State Board of Ed

Legislation aimed at reducing youth vaping almost ready

Health and education advocates say they are close to unveiling state legislation that would increase the minimum age in Kansas to purchase tobacco products, including electronic cigarettes, from 18 to 21. Similar laws — called Tobacco 21 — have been passed in 18 states and Washington D.C. Sarah Prem, advocacy specialist with the Kansas and Greater Kansas City American Lung Association, said tobacco-free groups are refining the legislation, recruiting sponsors and planning an education and communication campaign. “We want to construct that big tent,” she said. The 2020 legislative session starts in January. The proposed legislation has picked up momentum in recent months...

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Dyslexia recommendations before State Board of Education

A wide range of recommendations are before the State Board of Education to address students with dyslexia. “We are already doing a lot of good things; we just have to be more strategic,” State Board Chairwoman Kathy Busch said. Several other board members said the proposed changes are substantial, will require more work for educators and additional funding but are necessary. “We have to catch kids before they fail,” Board member Jim Porter said. The recommendations were recently outlined by Cindy Hadicke, who is an education program consultant at the Kansas State Department of Education and chaired a committee that evaluated the work...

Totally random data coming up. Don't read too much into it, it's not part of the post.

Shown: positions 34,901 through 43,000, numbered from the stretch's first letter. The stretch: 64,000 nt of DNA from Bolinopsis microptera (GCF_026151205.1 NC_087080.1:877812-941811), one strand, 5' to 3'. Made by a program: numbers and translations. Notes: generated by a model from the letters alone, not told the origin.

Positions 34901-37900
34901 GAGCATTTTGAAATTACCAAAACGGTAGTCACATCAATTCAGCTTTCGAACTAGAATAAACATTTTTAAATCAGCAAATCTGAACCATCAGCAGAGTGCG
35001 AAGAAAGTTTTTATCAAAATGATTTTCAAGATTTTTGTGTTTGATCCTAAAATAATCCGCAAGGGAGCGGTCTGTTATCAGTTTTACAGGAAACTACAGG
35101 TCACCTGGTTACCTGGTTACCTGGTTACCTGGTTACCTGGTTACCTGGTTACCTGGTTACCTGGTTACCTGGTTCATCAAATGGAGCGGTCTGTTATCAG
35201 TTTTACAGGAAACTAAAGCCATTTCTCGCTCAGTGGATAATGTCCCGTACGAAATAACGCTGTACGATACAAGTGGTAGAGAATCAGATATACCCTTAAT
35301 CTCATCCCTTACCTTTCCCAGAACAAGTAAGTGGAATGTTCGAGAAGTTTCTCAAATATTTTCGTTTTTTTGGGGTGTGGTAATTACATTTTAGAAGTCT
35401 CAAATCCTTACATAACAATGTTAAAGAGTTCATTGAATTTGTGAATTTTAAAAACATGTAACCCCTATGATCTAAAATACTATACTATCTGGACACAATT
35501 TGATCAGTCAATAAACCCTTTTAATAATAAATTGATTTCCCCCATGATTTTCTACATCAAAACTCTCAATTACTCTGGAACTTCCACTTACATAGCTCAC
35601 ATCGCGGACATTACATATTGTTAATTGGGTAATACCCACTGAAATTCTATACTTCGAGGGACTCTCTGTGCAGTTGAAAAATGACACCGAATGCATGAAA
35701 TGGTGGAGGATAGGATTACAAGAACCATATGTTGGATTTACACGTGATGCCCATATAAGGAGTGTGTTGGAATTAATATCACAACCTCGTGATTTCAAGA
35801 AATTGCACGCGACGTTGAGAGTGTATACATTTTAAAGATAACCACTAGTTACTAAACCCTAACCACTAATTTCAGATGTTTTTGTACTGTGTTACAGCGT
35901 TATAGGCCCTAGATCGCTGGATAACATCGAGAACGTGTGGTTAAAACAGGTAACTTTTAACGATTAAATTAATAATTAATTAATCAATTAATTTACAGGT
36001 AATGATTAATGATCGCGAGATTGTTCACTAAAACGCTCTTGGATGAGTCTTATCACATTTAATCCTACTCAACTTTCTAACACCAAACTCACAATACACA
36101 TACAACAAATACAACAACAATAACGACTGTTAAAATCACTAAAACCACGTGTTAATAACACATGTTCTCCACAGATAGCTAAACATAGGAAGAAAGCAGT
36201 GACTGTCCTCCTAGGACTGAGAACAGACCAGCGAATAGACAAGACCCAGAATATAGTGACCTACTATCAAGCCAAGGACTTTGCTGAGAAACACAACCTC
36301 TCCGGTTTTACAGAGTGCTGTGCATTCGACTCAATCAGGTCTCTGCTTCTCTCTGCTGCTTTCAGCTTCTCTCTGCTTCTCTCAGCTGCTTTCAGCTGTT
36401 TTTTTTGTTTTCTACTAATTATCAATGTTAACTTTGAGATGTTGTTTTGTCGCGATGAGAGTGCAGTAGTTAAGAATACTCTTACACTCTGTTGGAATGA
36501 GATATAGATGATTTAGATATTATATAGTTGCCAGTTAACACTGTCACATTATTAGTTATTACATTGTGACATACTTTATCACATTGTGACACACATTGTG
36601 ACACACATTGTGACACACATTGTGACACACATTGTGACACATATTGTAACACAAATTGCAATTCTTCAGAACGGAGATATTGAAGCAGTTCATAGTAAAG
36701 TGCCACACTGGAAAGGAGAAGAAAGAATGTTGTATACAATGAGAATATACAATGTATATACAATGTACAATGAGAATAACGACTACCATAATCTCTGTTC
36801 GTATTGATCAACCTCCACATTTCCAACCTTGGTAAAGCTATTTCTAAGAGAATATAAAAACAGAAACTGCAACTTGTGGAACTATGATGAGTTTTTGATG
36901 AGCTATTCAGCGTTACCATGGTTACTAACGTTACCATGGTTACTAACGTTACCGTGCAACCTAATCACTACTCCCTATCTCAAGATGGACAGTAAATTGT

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State has numerous initiatives aimed at helping student mental health

State officials are working on several fronts to address the mental health needs of Kansas students. More than 1,700 students received help last year through the school Mental Health Intervention Program. Most of those students showed improvements in attendance, behavior and academics, Diane Gjerstad, who has been helping with implementation of the program, told the School Mental Health Advisory Council on Thursday. The program initially included nine school districts in partnership with Community Mental Health Centers. But it has since been expanded with a second year of funding from the Legislature to 180 schools in 32 districts. The council also received an update...

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Proposal to replace state assessments with ACT shelved for now

A proposal by Kansas Education Commissioner Randy Watson to use the ACT or ACT Workkeys as a replacement test for the high school state assessment was put on hold Wednesday. In August, Watson unveiled the idea of having all Kansas students take the ACT in 11th grade instead of the state assessments in math and English in 10th grade and the science test in 11th grade. Watson said he would gather input on the proposal before making a recommendation. He surveyed school superintendents, state assessment advisors, special education directors and curriculum directors. He found generally more support than non-support but also...

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Kansas teacher vacancies increase 27 percent over last fall

Teacher vacancies in Kansas increased by 27 percent over this time last year, according to figures given Tuesday to the State Board of Education. There were 815 vacancies reported currently, compared with 642 last fall. There were 550 last spring. The largest number of vacancies have been in special education — 186 this year and 158 last fall, followed by elementary — 115 this year and 113 last fall. Science, English Language Arts and math round out the top five groups of vacancies. Teaching licenses for new Kansas graduates and out-of-state applicants has steadily decreased over the past six years. In 2014,...